[images in on-line article]
France’s Nuclear Storm: Many Power Plants Down Due to Quality Concerns
11/01/2016 | Lee Buchsbaum
[Note: This article will appear in the forthcoming December 2016 print
issue of POWER.]
The discovery of widespread carbon segregation problems in critical
nuclear plant components has crippled the French power industry—20 of
the country’s 58 reactors are currently offline and under heavy
scrutiny. France’s nuclear safety chairman said more anomalies “will
likely be found,” as the extent of the contagion is still being uncovered.
With over half of France’s 58 reactors possibly affected by “carbon
segregation,” the nation’s nuclear watchdog, the Autorité de Sûreté
Nucléaire (ASN) has ordered that preventative measures be taken
immediately to ensure public safety. As this story goes into production
in late October, ASN has confirmed that 20 reactors are currently
offline and potentially more will shut down in coming weeks.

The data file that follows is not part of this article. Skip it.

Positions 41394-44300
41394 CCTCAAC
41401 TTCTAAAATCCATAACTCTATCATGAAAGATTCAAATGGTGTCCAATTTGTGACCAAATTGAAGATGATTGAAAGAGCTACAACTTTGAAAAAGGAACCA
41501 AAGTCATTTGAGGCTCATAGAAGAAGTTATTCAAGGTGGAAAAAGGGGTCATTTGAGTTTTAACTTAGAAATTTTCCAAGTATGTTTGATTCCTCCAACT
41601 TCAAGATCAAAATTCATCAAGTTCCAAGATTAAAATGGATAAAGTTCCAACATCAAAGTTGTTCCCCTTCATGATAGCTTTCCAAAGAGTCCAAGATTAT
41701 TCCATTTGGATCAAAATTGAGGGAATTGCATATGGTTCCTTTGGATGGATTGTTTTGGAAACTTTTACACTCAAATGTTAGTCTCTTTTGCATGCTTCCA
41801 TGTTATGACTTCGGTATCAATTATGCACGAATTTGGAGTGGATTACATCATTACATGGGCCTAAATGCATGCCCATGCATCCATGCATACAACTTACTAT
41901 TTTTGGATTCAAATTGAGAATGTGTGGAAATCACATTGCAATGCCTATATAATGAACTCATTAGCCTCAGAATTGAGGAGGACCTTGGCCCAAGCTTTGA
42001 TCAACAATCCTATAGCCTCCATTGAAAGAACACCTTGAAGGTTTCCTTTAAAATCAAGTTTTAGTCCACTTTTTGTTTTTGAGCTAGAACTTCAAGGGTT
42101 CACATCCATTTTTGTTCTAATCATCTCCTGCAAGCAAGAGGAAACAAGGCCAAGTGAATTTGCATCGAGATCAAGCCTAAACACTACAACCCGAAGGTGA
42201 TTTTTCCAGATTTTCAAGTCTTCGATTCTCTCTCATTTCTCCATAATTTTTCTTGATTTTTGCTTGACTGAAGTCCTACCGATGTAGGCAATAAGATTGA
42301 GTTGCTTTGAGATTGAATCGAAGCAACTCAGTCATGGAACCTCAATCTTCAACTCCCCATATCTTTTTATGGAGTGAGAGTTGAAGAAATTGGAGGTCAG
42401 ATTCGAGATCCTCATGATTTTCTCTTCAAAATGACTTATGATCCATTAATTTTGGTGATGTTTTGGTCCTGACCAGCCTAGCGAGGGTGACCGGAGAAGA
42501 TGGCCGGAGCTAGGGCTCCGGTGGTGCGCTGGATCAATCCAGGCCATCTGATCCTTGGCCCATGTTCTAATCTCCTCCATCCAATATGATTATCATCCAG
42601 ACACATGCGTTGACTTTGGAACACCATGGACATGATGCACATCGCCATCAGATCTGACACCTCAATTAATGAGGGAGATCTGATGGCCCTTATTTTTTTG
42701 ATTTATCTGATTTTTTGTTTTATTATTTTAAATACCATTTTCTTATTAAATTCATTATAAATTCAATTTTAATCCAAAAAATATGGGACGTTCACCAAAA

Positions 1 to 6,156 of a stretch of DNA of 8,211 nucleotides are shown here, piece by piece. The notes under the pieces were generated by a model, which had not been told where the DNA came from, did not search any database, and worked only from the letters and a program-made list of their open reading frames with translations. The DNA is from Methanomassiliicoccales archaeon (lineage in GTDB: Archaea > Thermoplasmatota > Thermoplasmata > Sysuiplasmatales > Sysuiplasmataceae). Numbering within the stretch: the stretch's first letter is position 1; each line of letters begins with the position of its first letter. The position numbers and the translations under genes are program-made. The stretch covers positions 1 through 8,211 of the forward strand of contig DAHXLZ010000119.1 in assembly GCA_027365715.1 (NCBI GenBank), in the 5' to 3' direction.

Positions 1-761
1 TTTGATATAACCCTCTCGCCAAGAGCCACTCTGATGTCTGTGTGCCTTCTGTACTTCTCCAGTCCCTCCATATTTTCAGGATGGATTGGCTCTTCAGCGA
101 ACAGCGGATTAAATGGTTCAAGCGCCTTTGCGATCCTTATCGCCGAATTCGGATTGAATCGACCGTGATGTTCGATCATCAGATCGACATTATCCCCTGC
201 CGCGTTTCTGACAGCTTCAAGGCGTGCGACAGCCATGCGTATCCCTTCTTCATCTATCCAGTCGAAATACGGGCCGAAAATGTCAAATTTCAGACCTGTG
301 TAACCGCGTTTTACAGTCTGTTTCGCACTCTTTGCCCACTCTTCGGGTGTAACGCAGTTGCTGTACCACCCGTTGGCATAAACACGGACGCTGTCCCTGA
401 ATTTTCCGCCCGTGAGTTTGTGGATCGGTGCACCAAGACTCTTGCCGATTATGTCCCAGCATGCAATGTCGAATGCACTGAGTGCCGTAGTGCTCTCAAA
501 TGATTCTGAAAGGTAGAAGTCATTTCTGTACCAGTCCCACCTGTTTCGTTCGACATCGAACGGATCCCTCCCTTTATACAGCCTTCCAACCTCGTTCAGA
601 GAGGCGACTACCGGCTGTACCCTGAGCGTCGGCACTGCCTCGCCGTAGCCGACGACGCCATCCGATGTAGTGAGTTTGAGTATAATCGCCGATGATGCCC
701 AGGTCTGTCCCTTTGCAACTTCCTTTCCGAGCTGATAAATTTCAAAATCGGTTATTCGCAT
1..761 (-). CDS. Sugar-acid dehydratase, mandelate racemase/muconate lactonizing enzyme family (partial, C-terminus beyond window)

The massive outages are draining power from all over Europe. Worse, new
questions continue to swirl about both the safety and integrity of
Électricité de France SA’s (EDF’s) nuclear fleet, as well as the quality
of some French- and Japanese-made components that EDF is using in
various high-profile nuclear projects around the world.
Backbone of the French Grid
EDF’s nuclear power plants (NPPs) provide up to 75% of France’s power
needs. Its NPPs are spread out over 19 sites and include 34 900-MW
units, 20 1,300-MW units, and four 1,450-MW units. As the fleet suffered
through shutdowns, inspections, and reviews, production fell in
September to its lowest level since 1998—just 26.6 TWh, according to
French grid operator Reseau de transport d’electricite.